• Kubernetes container name.
    • Kubernetes container ID.
    • Log message ID.
    • Log message.
    • Log timestamp.
    • Received timestamp.
  • The ability to save the visualisation as a template, with support to export and import to other Kibana instances.

heartai-kibana-discover.png

Kibana UI for namespace-level log visualisation

The follow image shows the Kibana web interface for log data visualisation from the HeartAI HIB interface service namespace, providing log aggregation and visualisation approaches for corresponding log data. The Kibana log data visualisation web interface contains a variety of functionalities for querying, processing, and visualising log data, including:

  • Real-time collection and analysis of log data from backing Elasticsearch instances.
  • In-built support for log data querying and processing, allowing the creation of log data visualisation pipelines.
  • A visualisation of log data from the HeartAI HIB interface service namespace, including:
    • Moving average of log count over time.
    • Time aggregation interval of 10 minutes.
  • The ability to save the visualisation as a template, with support to export and import to other Kibana instances.

heartai-kibana-visualize.png

Kibana UI for namespace-level log dashboard

The follow image shows the Kibana web interface for log data dashboarding, providing an ability to compose several log data visualisation into a comprehensive overview dashboard. The Kibana log data dashboarding web interface supports:

  • Real-time collection and analysis of log data from backing Elasticsearch instances.
  • Composition of several log data visualisations onto a dashboard plane.
  • The ability to save the visualisation as a template, with support to export and import to other Kibana instances.

heartai-kibana-dashboard.png

Kibana UI for cluster-level log visualisation

The follow image shows the Kibana web interface for log data visualisation for a HeartAI instance of a Red Hat OpenShift cluster, providing log aggregation and visualisation approaches for corresponding log data. The Kibana log data visualisation web interface contains a variety of functionalities for querying, processing, and visualising log data, including:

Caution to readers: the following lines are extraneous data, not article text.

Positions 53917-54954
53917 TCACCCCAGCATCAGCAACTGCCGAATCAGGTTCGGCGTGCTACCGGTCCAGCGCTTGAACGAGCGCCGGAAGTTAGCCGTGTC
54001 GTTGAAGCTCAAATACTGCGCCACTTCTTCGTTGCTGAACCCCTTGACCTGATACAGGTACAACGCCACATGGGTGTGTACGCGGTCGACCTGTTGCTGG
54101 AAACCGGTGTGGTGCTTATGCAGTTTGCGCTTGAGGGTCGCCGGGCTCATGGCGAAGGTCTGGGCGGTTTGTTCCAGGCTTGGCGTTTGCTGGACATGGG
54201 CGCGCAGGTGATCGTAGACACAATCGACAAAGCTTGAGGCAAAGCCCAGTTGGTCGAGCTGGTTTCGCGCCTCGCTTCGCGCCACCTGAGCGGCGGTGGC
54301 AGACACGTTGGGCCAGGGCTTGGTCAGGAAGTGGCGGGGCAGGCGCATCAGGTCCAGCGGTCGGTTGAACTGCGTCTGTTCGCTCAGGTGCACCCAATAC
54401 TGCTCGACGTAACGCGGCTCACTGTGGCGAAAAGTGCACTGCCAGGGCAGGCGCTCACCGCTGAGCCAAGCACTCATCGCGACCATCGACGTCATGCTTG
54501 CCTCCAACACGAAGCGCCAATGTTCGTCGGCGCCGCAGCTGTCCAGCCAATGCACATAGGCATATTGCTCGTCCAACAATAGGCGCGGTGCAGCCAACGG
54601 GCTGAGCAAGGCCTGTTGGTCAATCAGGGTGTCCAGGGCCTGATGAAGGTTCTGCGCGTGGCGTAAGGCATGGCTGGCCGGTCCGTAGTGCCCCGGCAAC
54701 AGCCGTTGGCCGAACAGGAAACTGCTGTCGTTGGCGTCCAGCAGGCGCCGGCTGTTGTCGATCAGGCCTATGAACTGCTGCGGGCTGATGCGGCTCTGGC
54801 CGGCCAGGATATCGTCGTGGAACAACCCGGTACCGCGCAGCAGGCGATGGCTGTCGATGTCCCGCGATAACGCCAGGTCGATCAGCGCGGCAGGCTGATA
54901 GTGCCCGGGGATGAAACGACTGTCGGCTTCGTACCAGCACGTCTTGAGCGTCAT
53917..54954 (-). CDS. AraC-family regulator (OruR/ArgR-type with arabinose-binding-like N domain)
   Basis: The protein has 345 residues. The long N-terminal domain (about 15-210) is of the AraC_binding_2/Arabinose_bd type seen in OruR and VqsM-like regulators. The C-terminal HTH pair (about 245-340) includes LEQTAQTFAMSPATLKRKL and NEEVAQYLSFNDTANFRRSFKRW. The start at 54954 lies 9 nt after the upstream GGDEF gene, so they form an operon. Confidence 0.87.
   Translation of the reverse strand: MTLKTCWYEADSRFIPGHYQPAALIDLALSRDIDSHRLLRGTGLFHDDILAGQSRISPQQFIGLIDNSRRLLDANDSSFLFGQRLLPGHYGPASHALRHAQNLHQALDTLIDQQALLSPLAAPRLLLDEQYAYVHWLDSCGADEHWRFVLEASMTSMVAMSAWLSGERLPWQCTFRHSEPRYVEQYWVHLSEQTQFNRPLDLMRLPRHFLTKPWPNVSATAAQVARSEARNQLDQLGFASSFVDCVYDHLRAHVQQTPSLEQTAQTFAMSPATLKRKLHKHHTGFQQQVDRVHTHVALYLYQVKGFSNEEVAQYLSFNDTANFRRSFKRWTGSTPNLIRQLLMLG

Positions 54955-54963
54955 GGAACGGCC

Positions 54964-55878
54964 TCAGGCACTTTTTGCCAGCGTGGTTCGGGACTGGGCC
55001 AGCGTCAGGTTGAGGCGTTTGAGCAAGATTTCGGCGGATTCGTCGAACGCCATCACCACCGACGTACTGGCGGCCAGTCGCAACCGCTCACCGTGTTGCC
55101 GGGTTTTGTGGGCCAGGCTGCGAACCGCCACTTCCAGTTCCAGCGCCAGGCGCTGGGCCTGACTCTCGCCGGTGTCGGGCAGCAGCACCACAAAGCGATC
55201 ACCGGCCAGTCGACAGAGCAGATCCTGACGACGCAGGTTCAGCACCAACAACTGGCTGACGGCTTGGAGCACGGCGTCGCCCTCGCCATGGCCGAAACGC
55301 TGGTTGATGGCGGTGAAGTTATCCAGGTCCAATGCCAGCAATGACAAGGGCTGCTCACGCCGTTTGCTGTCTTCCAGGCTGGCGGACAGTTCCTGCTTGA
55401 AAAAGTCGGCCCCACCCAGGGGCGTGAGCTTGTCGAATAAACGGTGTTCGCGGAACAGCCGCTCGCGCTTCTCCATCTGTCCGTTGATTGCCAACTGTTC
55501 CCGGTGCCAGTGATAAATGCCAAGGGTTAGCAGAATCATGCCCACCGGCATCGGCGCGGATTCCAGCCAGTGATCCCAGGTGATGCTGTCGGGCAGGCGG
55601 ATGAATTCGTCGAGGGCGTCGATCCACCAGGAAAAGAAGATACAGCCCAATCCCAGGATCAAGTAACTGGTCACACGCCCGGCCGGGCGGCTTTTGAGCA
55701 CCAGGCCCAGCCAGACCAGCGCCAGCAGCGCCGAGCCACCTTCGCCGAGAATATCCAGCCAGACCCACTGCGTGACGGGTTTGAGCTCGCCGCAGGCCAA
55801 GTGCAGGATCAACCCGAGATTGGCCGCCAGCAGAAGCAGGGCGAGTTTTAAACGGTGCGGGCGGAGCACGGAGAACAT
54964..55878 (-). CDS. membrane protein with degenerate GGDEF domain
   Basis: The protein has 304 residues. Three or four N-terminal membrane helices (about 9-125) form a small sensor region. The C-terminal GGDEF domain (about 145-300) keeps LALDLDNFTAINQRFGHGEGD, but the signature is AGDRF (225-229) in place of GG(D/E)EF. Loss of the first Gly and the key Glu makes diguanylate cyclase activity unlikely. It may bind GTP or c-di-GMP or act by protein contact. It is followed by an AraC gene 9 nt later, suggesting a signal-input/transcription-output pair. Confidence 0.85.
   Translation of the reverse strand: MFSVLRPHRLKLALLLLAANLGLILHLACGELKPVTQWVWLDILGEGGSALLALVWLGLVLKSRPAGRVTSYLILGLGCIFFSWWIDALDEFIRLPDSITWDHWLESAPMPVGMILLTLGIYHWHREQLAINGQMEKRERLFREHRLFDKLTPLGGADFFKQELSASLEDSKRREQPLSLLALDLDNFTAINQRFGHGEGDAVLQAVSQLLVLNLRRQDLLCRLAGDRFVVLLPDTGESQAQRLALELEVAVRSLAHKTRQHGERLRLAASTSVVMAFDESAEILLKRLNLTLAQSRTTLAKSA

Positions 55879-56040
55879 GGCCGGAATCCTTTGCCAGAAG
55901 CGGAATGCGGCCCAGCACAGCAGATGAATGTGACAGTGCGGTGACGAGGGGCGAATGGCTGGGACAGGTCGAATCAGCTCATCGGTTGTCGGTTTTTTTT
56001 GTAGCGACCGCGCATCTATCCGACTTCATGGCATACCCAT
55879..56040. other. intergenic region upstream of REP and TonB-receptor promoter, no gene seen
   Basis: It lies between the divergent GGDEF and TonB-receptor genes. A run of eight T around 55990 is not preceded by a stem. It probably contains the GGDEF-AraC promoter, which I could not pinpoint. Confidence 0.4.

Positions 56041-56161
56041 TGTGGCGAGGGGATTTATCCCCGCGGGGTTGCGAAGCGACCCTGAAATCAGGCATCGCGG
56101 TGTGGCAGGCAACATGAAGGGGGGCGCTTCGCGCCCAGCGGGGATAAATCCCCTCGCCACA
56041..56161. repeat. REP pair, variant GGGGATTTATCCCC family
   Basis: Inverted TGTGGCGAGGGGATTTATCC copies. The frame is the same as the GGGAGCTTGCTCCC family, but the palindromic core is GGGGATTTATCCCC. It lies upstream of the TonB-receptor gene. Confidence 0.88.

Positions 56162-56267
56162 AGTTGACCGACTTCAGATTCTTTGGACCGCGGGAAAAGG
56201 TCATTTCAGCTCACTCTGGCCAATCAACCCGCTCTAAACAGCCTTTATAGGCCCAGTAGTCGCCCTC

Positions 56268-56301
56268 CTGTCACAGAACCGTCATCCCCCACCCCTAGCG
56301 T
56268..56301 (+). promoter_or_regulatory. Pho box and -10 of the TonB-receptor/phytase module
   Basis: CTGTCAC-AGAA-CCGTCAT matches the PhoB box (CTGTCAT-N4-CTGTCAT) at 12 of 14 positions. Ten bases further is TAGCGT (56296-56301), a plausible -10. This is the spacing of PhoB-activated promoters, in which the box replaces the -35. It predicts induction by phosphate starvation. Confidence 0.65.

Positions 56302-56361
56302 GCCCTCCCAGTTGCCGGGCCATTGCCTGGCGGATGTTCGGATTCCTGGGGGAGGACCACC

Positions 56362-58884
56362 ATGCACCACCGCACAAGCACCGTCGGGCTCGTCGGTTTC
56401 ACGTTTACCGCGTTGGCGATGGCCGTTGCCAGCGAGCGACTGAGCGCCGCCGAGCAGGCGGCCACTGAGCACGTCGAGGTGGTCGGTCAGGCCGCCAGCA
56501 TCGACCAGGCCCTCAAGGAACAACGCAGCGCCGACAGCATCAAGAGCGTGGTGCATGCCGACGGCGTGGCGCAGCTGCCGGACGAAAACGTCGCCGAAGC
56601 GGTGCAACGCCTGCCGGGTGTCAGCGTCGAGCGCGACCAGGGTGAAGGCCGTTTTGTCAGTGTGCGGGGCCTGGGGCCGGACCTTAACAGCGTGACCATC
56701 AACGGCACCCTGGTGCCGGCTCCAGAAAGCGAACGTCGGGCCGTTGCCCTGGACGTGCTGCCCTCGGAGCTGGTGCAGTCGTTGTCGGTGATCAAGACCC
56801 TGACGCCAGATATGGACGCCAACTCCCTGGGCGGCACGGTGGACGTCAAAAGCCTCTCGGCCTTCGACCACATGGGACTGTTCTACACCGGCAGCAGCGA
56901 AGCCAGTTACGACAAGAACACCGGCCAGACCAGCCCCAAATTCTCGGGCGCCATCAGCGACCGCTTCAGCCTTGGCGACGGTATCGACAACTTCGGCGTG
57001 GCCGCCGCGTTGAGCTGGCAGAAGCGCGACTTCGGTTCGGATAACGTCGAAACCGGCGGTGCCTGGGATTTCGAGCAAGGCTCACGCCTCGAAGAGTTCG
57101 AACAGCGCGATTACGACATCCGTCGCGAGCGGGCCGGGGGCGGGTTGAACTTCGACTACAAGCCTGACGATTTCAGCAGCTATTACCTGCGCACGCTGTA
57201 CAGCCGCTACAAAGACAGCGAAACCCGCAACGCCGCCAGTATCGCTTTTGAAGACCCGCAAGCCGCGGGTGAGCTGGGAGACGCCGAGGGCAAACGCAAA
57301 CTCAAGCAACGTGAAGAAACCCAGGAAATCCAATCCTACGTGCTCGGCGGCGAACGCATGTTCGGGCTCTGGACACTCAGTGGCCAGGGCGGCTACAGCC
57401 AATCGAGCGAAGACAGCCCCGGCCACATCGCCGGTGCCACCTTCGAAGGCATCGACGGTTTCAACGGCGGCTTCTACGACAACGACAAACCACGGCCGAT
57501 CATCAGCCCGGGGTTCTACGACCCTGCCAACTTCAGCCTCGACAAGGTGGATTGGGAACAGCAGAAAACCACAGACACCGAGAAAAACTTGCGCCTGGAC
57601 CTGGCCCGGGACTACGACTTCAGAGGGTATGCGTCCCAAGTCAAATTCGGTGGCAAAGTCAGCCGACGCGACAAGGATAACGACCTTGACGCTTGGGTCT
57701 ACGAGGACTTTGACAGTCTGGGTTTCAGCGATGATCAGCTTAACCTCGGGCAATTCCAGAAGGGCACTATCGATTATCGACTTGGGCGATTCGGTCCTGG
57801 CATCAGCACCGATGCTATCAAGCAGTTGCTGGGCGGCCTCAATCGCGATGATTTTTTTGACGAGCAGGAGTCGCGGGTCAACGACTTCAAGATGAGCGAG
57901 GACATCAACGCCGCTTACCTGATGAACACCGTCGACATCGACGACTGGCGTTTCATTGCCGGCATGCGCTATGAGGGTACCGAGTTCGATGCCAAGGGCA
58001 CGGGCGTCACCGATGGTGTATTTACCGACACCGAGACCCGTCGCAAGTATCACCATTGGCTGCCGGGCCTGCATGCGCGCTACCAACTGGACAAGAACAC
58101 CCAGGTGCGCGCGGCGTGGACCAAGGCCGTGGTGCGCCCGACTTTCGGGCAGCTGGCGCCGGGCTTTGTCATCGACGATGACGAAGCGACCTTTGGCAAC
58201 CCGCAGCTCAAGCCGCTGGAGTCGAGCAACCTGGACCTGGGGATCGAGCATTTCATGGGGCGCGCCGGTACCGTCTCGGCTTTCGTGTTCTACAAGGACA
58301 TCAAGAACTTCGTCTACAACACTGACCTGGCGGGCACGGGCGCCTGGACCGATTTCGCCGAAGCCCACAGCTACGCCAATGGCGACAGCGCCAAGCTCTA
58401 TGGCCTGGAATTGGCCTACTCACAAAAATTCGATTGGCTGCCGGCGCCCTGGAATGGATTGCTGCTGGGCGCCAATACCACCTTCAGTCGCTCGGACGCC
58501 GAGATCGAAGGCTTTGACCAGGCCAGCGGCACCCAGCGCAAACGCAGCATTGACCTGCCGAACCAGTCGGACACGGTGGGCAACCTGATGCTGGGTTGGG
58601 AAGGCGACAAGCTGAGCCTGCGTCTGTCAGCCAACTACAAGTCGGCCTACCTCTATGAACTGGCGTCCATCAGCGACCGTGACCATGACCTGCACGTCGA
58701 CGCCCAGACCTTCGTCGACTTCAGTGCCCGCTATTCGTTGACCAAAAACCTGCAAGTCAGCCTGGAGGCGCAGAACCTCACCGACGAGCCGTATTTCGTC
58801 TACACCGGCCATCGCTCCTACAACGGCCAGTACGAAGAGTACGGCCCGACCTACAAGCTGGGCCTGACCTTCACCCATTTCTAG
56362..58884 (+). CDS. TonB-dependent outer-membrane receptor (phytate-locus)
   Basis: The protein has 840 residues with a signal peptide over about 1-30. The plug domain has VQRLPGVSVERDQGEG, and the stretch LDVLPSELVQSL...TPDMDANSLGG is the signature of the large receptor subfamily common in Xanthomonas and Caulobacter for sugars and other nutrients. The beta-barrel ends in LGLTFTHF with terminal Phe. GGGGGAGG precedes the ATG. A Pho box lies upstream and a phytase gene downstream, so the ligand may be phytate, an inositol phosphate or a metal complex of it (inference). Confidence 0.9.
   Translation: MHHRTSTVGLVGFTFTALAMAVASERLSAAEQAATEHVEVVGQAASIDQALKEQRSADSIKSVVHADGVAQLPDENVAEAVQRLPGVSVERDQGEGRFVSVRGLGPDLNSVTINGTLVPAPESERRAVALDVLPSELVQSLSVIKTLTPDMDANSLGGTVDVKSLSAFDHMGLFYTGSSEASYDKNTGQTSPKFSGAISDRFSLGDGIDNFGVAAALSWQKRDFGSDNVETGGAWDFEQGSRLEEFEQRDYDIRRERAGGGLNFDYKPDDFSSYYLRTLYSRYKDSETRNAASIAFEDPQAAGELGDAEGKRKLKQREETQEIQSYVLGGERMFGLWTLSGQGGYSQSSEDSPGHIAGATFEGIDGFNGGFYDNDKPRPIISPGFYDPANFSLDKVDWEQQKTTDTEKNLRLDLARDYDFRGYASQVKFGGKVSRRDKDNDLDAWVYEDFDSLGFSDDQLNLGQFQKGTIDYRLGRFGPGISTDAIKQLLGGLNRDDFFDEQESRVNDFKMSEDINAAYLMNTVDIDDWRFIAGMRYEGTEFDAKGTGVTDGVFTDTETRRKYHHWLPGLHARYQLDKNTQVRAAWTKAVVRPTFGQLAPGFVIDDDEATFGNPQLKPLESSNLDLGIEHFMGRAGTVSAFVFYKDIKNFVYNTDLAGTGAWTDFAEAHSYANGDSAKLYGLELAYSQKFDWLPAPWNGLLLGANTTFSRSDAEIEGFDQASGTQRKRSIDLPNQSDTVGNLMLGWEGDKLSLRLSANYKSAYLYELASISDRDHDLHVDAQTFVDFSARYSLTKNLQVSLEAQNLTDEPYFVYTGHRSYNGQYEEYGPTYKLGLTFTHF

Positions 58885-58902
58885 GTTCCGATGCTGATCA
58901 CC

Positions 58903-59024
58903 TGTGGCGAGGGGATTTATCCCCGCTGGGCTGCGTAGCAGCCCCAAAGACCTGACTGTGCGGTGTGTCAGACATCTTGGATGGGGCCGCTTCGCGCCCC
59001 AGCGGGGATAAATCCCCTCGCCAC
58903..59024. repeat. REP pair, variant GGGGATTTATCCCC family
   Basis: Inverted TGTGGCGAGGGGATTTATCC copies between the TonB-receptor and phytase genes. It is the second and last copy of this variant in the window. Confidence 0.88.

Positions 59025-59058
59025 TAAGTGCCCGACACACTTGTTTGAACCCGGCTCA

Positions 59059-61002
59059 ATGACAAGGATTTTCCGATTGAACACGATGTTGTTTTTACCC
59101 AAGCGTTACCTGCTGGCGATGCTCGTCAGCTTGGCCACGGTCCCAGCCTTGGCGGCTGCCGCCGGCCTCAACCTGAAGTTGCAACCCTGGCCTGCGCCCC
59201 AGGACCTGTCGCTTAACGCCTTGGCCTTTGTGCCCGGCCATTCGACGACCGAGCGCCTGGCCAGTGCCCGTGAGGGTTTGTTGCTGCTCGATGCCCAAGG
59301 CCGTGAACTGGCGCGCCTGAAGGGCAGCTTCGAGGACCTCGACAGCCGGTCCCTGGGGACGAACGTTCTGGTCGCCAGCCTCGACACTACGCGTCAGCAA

• Real-time collection and analysis of log data from backing Elasticsearch instances.
  • In-built support for log data querying and processing, allowing the creation of log data visualisation pipelines.
  • A visualisation of log data from a HeartAI instance of Red Hat OpenShift:
    • Log count per cluster namespace.
  • The ability to save the visualisation as a template, with support to export and import to other Kibana instances.

heartai-kibana-visualize-cluster-namespace-log-counts.png

Example: SAVCS service-level logging and monitoring

SAVCS service-level deployments are supported by integrated event observability, including live reporting and visualisation dashboards. These functionalities are supporting by the HeartAI implementation of Red Hat OpenShift Logging. This supports broad observability of important service-level events such as database query logs, data audit candidate logs, and SAVCS activity logs.

The following observability dashboard shows a variety of observability measures for SAVCS generally, including:

  • Log extracts for database queries that have been initiated.
  • Log extracts for database queries that have been successful.
  • Count visualisations for database queries that have been initiated.
  • Count visualisations for database queries that have been successful.
  • Query duration for database queries to the Sunrise EMR CUR tables.
  • Query duration for database queries to the Sunrise EMR VIEW tables.
  • Row counts for query counts for EMR CUR and VIEW tables.
  • Count of detected audit candidates.
  • Log extracts for scheduled processing of service-level detected audit candidates.
  • Log extracts for scheduled processing of service-level SAVCS activity data.

heartai-services-savcs-logging-and-monitoring.png